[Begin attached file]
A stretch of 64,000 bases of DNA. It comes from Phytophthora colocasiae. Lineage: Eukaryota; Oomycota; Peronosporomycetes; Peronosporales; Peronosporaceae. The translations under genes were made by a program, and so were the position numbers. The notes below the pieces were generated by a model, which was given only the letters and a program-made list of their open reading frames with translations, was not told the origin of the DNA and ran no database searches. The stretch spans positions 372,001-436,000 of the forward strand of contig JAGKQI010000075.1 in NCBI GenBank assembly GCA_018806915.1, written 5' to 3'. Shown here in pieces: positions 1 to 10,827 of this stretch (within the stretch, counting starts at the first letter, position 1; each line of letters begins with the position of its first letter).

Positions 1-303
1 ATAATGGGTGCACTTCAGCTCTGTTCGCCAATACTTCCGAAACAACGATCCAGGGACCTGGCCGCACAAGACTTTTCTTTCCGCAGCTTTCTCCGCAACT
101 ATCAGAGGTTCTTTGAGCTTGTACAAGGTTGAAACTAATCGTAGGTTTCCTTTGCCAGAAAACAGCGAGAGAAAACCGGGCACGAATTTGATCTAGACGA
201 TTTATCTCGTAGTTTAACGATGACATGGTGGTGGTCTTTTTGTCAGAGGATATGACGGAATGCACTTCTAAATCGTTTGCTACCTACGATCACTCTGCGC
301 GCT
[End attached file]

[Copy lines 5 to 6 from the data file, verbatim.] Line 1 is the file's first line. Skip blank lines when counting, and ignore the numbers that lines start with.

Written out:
201 TTTATCTCGTAGTTTAACGATGACATGGTGGTGGTCTTTTTGTCAGAGGATATGACGGAATGCACTTCTAAATCGTTTGCTACCTACGATCACTCTGCGC
301 GCT